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Posts Tagged ‘muse’

Most writers speak of their muse. Maybe it is a person or place or thing that inspires their work or a ‘state of being’ that comes over the writer that speaks volumes to him/her as the words flow onto the pages. I have to admit I have often ‘mused’ about this feeling. My personal muse is nothing tangible…it is just a feeling. But after reading and talking with other authors about their own muses…is mine simply the need to write?

I would love to hear from other authors about where and when their muse appeared. And, honestly, I’d love to know what inspires your work…what is your muse?

I am inspired to write at peculiar hours…perhaps at 3 a.m. on a quiet night or in the midst of a beautiful thunderstorm or early in the morning just as I finish my breakfast. Different scenarios in my work are inspired by different things. Hey, perhaps that quiet night or that thunderstorm or that great sunrise is my muse?

My late maternal grandmother was a teacher. My late paternal great great grandfather wrote his own life story of growing up and being in the Civil War. Maybe these ancestors have influenced my own thought processes, perhaps they are my muses. In fact, I feel they are definitely influential in my writing. I never met either, but I too love to put words onto paper. Maybe it has been an inherited need to write…a tiny piece of them that continues on in me.

Whatever it is for individual authors, we all have that overwhelming need to write. I believe inspiration comes from all sources, if you look hard enough. And, I believe that teensy spark that I feel in my mind when an idea seeded from that inspiration becomes a need to write…that teensy spark is the muse. Is that my inherited need to write? Is it my curiosity has sparked my imagination? Or is it just my creative imagination cranking into gear?

It is truly a bit of it all. I am curious about things, I have a vibrant imagination and I learned at an early age the wonder of books. My muse is life…wish I could capture it all on my pages,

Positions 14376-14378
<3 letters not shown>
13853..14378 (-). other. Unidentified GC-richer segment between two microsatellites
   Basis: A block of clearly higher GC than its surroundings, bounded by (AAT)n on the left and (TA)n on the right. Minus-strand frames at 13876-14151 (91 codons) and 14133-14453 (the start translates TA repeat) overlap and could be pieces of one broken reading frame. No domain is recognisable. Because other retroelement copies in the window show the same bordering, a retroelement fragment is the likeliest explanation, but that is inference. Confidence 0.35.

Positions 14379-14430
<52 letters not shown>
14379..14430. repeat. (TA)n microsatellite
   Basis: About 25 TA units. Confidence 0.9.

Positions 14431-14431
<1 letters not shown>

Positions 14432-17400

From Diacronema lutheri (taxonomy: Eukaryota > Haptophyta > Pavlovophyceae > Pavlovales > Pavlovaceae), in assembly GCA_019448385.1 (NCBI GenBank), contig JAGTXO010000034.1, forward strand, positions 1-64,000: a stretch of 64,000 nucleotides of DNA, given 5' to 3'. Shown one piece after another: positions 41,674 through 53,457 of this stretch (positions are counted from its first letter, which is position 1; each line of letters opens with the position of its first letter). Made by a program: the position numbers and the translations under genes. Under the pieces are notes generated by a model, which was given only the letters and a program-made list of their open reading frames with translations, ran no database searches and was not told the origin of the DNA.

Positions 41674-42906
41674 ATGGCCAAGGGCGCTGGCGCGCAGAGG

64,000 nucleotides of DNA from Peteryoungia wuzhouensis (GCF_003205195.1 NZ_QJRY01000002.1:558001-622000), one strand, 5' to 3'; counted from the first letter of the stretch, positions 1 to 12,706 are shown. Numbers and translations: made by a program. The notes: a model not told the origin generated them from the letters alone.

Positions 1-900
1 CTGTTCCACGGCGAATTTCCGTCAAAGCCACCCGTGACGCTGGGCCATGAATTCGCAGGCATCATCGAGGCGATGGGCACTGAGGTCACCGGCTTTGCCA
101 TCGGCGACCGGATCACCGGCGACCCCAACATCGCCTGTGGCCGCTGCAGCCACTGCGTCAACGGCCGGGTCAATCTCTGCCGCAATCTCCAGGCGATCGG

KW

 

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“For one who reads, there is no limit to the number of lives that may be lived, for fiction, biography, and history offer an inexhaustible number of lives in many parts of the world, in all periods of time.”  Louis L’Amour

As writers we find ourselves immersed in the lives of our characters. At their beck and call, if you will.

For those who read (and write) historical novels, there is nothing like the discovery of the way it felt to live all those years ago…be it mid-twentieth century or the Stone Age.

For those reading (and writing)  contemporary novels it is the opportunity to walk in someone else’s shoes. A really great book allows the reader the ability to see life through the eyes of the main characters…a chance to become someone else for a while.

Yes, I write mostly fiction, but can you imagine the lives of great people who lived before us! Those who fought and lived and loved and died to shape the world we live in today.

In studying genealogy I’ve come in contact with it all. The thrill of times past, knowing how some of my ancestors lived through some famed eras. They brought their own history to America from Europe as settlers in a new land. Some were already living on American soil before the arrival of those new pilgrims. Many fought in the American Revolution, the Civil War, the War of 1812; and settled land that has remained in my family for generations. My ancestors had even lived in the time of King Arthur, and one or two had fought in the War of the Roses.

The Great Depression and the World Wars shaped the lived of more recent ancestors. In fact, those particular times had a great deal to do with how my parents and grandparents grew up. And now, sometimes as I write, I hear those details they relived in stories to me…becoming words on my paper. Perhaps, and I think this is a wonderful thing, my muse is my own history.

As one paragraph on wisegeek.com states, “Whether the muse is spiritual or a person of flesh and blood, it is true that the world of the arts is indebted to its muses. Without these inspirational people who have loved and encouraged the artist, a wealth of paintings and music would be missing from the world.”

I am positive this holds true for writers as well,

KW

 

 

 

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